The Consequences of Misunderstanding
In Sorry, Wrong Number, the reader can observe the consequences that come with a misunderstanding of circumstances on two different levels. On one hand, the entire premise of the radio play rests on a series of miscommunicated phone calls that Mrs. Stevenson makes with the phone operators, police department, and local hospital. After her call is accidentally redirected to two men discussing the details of a murder that they plan to commit that night, Mrs. Stevenson desperately tries to get back in touch with the telephone operator in order to prevent the murder from happening. But time and time again, her desperate pleas go nowhere because of the inability of the people on the opposite end of the line to either understand or fully sympathize with her complaint. This is evident, for example, when Mrs. Stevenson orders the telephone operator to reconnect her with the call she had just overheard. The operator does not understand that Mrs. Stevenson wants her to deliberately make a mistake in dialing a number and merely responds to Mrs. Stevenson’s request in a mechanically professional way:
MRS. STEVENSON: You didn't try to get that wrong number at all. I asked you explicitly. And all you did was dial correctly.
OPERATOR: I am sorry. What number are you calling?
Similarly, when Mrs. Stevenson finally phones the municipal police station, the station sergeant, Martin, mistakes her admonitions for the hysterics of an old woman.
On the other hand, Mrs. Stevenson seems to have misunderstood the intentions of her husband, Mr. Elbert. While talking to the police sergeant, Mrs. Stevenson says:
. . . and the only other person is my husband, Elbert. He’s crazy about me. He adores me. He waits on my hand and foot and . . .
Unfortunately for her, Mrs. Stevenson seems to have completely misunderstood her husband’s real feelings toward her, as it is revealed at the end of the story that he is actually the man who orchestrated her murder. Thus, her persistent miscalculation of her husband’s fidelity leads to her untimely death.
One of the more ironic aspects of the story is that Mrs. Stevenson, despite her ability to instantaneously connect with anyone via one call of her phone, is entirely disconnected from the world that she inhabits. A bed-ridden invalid, Mrs. Stevenson can only rely on the good will and initiative of others to get what she needs. She lies alone on her bed all night waiting for her husband to return home, and in her hour of dire need, she is left unattended. Mrs. Stevenson’s frustration over her abject seclusion can be easily discerned from the way she communicates with people over the phone. For example, when the phone operator explains to Mrs. Stevenson why she cannot simply put a call directly through to her home phone, Mrs. Stevenson exclaims:
Well, of all the stupid . . . and meanwhile I've got to sit here, in my bed, suffering every time that phone rings. Imagining everything . . .
This is not the first time Mrs. Stevenson calls the phone operator “stupid.” In a sense, the reader is also given a glimpse into the emotional isolation that Mrs. Stevenson suffers in addition to her physical and communicative isolation. Over the course of her many conversations—with the phone operator, police station sergeant, and hospital staff—Mrs. Stevenson becomes more and more irritated that people do not understand her and are seemingly unwilling to intervene upon her request. She constantly makes reference to her husband, Elbert, and how badly she wants him to return to her. For example,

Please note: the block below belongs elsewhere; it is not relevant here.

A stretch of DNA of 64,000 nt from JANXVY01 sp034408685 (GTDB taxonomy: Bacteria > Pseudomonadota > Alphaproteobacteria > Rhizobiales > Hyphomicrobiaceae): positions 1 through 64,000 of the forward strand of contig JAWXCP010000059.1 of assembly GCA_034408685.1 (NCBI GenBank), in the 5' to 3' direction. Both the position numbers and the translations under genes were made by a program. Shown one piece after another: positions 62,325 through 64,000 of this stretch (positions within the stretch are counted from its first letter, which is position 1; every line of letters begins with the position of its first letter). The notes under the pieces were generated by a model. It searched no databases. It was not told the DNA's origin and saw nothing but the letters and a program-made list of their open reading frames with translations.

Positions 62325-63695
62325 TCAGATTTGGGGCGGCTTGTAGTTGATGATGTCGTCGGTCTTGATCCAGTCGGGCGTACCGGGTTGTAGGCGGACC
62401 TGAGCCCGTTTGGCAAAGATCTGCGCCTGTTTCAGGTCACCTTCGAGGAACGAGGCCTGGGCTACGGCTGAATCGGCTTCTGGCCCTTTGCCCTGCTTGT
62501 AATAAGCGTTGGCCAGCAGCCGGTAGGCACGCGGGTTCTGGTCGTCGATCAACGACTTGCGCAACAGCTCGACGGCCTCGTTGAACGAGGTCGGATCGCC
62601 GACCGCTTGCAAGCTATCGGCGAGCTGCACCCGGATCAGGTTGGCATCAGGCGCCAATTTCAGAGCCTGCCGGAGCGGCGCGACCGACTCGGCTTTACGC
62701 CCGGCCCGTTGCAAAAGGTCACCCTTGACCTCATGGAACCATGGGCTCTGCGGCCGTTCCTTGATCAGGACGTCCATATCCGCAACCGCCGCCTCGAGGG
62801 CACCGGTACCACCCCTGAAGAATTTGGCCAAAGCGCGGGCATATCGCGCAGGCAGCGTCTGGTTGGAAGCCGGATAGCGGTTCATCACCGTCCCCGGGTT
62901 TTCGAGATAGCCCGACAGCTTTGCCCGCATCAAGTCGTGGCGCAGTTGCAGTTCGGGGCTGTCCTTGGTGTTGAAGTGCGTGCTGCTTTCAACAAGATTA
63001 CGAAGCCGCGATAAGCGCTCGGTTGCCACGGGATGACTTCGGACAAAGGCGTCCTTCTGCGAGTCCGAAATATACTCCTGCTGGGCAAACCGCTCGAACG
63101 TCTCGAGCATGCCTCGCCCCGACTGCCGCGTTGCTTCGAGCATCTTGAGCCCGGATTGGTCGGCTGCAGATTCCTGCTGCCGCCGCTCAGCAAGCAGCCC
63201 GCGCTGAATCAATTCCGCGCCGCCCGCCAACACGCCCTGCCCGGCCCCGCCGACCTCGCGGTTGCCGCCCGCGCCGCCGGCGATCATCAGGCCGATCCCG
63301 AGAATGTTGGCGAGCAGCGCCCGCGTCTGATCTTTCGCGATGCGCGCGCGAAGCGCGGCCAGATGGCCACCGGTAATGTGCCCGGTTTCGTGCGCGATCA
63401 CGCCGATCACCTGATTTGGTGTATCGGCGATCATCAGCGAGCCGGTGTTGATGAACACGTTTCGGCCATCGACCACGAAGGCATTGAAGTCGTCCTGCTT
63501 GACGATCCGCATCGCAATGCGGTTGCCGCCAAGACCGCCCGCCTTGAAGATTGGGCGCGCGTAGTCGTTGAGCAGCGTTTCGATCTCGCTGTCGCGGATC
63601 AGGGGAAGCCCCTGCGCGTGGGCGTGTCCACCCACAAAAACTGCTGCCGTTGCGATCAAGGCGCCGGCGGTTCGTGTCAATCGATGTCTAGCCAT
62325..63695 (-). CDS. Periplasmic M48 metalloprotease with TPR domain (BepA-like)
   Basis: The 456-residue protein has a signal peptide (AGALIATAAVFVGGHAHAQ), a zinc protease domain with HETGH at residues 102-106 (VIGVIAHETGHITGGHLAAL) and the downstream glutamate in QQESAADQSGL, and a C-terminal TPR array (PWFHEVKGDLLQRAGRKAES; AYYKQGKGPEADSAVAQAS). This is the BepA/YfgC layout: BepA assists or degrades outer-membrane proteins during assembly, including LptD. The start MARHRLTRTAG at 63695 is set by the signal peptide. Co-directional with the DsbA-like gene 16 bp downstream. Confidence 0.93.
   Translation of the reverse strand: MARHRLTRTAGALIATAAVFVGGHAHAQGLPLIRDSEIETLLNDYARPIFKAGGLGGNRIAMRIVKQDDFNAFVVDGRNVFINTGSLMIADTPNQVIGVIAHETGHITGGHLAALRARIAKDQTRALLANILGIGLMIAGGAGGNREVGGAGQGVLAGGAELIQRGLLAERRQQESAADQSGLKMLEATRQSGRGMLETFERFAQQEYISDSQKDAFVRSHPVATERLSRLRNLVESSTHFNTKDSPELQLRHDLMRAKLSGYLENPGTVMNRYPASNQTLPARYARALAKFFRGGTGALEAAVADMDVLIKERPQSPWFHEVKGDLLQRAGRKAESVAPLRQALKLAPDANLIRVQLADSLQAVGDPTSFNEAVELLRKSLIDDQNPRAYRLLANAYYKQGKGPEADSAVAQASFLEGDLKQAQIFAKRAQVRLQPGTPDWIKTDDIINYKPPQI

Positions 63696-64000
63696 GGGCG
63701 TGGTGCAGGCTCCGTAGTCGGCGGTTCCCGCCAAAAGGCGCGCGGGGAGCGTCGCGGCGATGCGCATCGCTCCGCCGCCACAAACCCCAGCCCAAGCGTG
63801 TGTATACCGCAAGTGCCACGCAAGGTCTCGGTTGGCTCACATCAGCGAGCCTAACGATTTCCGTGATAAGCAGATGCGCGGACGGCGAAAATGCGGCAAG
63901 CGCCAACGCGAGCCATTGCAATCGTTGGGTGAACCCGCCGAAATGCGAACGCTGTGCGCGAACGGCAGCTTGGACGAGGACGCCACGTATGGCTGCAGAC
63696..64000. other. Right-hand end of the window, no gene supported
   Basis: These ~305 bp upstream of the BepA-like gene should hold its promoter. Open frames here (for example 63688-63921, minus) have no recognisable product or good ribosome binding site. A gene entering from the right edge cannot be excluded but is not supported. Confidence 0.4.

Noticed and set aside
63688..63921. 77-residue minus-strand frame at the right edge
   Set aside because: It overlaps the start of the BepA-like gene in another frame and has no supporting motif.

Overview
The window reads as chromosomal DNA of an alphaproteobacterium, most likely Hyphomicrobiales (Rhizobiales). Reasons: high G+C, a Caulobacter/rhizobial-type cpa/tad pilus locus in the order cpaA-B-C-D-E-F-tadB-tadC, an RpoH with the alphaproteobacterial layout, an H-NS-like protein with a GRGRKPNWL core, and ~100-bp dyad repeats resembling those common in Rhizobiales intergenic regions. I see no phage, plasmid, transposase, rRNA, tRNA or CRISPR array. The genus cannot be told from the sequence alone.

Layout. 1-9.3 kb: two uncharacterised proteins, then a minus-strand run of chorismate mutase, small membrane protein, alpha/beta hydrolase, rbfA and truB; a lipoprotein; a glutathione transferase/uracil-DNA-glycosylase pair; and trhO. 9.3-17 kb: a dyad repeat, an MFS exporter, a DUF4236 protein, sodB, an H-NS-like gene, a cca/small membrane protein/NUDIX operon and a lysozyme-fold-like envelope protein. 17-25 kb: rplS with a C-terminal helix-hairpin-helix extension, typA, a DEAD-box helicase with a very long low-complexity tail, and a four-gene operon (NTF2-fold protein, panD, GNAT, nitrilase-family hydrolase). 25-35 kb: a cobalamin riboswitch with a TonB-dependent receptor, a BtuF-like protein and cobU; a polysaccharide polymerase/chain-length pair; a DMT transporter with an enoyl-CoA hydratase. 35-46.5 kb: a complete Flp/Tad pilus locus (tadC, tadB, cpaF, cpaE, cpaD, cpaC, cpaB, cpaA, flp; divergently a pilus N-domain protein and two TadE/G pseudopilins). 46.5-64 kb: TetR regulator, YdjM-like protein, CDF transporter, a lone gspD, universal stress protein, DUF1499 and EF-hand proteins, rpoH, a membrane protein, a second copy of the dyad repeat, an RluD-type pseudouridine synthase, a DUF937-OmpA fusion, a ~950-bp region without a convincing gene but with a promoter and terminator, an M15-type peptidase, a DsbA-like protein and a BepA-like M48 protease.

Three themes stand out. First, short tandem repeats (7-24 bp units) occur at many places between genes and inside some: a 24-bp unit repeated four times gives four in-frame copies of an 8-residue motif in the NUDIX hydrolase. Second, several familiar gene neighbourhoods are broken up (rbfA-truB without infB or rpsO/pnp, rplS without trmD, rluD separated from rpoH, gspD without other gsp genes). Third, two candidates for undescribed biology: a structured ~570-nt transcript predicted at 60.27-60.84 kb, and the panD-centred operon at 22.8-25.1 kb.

(pause) Oh, why did I hang up the phone like that. (breaking up) Now he’ll think I am a fool. (crying) — oh, why doesn't Elbert come home? Why doesn't he?
The fact that Mrs. Stevenson spends almost the entire night speaking with people, up to the moment of her murder, is ironically juxtaposed against her real situation, in which she is a lonely, isolated individual with no meaningful human contact.
The Importance of Civility
One of Mrs. Stevenson’s defining characteristics is that she is a very rude woman. Even before she becomes increasingly panicked about the possibility of a murderer on the loose, Mrs. Stevenson is curt with the telephone operator when trying to get in touch with her husband:
Operator, I’ve been trying to call Murray Hill 4-0098 for the last half hour and it’s been busy. I don’t see how it could possibly be busy that long. Can you try that number for me, please.
This kind of behavior characterizes her conversations with every person whom she speaks with over the phone and is ultimately counterproductive to her desire to get help. For example, when Mrs. Stevenson finally makes contact with the police station, she immediately engages with the police sergeant, Martin, in a very hostile way. She says,
I’ve been trying to trace down the call myself but everybody is so stupid and I guess in the end you’re the only people who could do anything.
By immediately referring to everyone she has spoken with as “stupid,” Mrs. Stevenson has already established herself in Martin’s mind as someone who is not to be taken seriously. This is indicated in the parentheses of the radio-play script, in which Martin is supposed to respond to Mrs. Stevenson’s request for help in a “patronizing” way. Eventually, Martin cooly dismisses Mrs. Steveson’s request to increase police squad patrolling of her district and abruptly ends their conversation.
At the end of the radio play, it is suggested that Mr. Stevenson’s husband, Elbert, may have had his wife murdered because she was such an insufferable person to live with. Civility is important, and Sorry, Wrong Number demonstrates this by highlighting both Mrs. Stevenson’s failure to attain help and the fact that she seemingly pushed her husband over the edge.
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